Alberta’s Kenney denies being scapegoat chief medical officer for COVID-19 failures

EDMONTON-

Premier Jason Kenney rejects accusations that he blames the province’s chief medical officer of health for Alberta’s failures in handling the fourth wave of COVID-19.

“The buck stops with me,” Kenney said at home in response to questions from the opposition NPD on Wednesday.

“I took my responsibilities. Of course, we take into account the expert advice of our health officials, in particular the Chief Medical Officer.

“The idea that I would assign blame is absurd.”

The NDP demanded details of why the government took no action in August as the number of COVID-19 cases and hospitalizations were on the verge of reaching dangerous levels and doctors urged that action be taken.

Earlier this week, during a House debate, Kenney said they would have called a cabinet meeting and acted on such recommendations in August from Chief Medical Officer Dr Deena Hinshaw if she had provided any. .

NDP leader Rachel Notley said she was skeptical Kenney would have called such a meeting, mocking the prime minister by calling him “Tom Brady of the passing buck”, a reference to the star quarterback of the NFL.

Kenney replied that the government acts when Hinshaw makes recommendations.

He noted in mid-August that his government had reversed a plan to scale back testing, tracing and isolation measures for COVID-19 under Hinshaw’s leadership.

Asked later by reporters why he was breaking cabinet confidentiality to report on Hinshaw’s actions, Kenney said: ‘It’s not about blame. I was just transparent about when we were getting information or advice.

Hinshaw, who was asked why she hadn’t made any recommendations on health restrictions in late August, said while they could see cases rising, intensive care cases were relatively low and stable.

She said they decided to come up with additional recommendations when that changed at the end of August and intensive care cases started to rise.

“Things that I personally have always taken very seriously are the responsibility to minimize the direct impacts of COVID on the population and the responsibility to minimize the indirect impacts of COVID restrictions on the population,” Hinshaw said.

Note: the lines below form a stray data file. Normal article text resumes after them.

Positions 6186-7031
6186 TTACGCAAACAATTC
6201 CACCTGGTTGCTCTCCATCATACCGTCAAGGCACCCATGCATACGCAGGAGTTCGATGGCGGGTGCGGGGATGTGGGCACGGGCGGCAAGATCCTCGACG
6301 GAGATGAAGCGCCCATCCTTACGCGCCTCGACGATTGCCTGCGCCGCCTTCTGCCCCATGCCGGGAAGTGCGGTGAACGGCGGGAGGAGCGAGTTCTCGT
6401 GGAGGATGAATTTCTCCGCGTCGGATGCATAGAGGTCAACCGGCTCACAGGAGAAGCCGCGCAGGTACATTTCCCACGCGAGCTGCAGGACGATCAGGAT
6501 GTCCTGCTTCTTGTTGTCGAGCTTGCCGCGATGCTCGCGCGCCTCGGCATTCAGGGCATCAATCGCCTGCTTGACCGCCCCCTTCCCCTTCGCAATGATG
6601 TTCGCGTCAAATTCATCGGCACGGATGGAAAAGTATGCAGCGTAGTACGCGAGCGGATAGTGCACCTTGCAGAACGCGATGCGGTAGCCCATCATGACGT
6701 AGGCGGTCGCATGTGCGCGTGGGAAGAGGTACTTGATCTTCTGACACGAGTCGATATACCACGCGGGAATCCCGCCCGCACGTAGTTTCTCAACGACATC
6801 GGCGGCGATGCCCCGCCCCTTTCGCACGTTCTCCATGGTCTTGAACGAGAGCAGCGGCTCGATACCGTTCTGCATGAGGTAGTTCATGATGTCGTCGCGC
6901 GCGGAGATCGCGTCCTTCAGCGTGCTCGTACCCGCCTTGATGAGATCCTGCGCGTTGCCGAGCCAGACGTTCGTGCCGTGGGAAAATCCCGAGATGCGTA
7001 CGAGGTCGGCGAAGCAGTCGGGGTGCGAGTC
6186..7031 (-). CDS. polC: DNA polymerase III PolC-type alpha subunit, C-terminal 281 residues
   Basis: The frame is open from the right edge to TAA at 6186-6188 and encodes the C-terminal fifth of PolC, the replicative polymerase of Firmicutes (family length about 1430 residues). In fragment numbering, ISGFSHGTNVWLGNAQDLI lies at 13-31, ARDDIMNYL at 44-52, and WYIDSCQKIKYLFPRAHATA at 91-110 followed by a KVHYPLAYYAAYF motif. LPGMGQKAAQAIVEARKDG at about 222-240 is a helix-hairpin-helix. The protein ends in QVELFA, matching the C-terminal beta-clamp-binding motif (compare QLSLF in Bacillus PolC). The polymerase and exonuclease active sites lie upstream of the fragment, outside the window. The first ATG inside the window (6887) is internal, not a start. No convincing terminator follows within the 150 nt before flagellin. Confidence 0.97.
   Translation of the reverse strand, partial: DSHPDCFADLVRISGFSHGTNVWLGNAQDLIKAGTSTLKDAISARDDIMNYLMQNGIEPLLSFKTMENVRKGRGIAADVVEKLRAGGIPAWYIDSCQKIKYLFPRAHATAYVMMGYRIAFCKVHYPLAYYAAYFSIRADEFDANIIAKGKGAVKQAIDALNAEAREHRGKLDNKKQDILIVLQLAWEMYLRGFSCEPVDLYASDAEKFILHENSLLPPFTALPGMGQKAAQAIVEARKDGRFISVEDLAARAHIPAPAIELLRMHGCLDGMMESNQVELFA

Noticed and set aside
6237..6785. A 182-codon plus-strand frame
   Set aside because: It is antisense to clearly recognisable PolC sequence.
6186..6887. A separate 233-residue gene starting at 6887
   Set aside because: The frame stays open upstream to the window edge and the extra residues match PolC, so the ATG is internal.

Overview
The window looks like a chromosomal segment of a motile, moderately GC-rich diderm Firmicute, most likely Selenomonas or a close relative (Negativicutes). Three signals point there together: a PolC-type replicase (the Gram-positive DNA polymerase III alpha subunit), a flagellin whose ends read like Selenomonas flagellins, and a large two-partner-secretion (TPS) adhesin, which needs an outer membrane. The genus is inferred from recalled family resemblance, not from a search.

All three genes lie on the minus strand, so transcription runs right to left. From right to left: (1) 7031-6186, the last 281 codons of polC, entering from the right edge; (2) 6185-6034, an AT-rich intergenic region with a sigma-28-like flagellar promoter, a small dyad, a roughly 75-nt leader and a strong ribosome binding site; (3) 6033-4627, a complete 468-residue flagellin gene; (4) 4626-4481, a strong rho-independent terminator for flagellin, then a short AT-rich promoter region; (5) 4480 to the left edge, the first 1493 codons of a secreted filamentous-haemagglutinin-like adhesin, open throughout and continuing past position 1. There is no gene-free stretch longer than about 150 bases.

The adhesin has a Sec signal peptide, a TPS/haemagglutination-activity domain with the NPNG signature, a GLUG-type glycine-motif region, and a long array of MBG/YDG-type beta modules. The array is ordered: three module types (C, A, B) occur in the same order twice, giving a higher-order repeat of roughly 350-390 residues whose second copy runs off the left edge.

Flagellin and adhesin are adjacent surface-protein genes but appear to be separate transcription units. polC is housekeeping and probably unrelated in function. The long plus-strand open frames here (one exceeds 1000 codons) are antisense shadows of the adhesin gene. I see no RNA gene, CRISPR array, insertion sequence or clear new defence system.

The Kenney government did not introduce new measures until early September. At that time, the crisis forced the government to scramble to double the number of intensive care beds, cancel thousands of surgeries and call in the armed forces to provide medical aid.

The rise in cases came after Kenney’s government lifted nearly all public health restrictions from July 1.

He and Hinshaw said it was a mistake as it was based on what turned out to be faulty projections from the UK which suggested any increase in COVID-19 cases could be managed within capacity. existing health system.

Notley said the results were tragic and predictable: “Alberta’s approach in the fourth wave caused five times as many deaths (per capita) as Ontario’s.

The number of vaccinations has increased significantly since Kenney announced a modified vaccine passport system in mid-September. Over 87% of eligible Albertans, ages 12 and older, have received at least one vaccine and over 80% are fully immunized.

There are fewer than 7,000 active cases and 697 people hospitalized with COVID-19 – both figures representing steep declines from the peak of the fourth wave.

Health Minister Jason Copping said the system was starting to work thanks to the backlog of surgeries and no further cancer operations were being delayed.

The NDP has called for a thorough analysis of what went wrong in August to prevent such a crisis from happening again. They have called for the creation of an all-party committee with subpoena powers and are asking the Auditor General to investigate.

Kenney said there will be a review, but now is not the time as Alberta is still battling the pandemic.

This report from The Canadian Press was first published on November 3, 2021.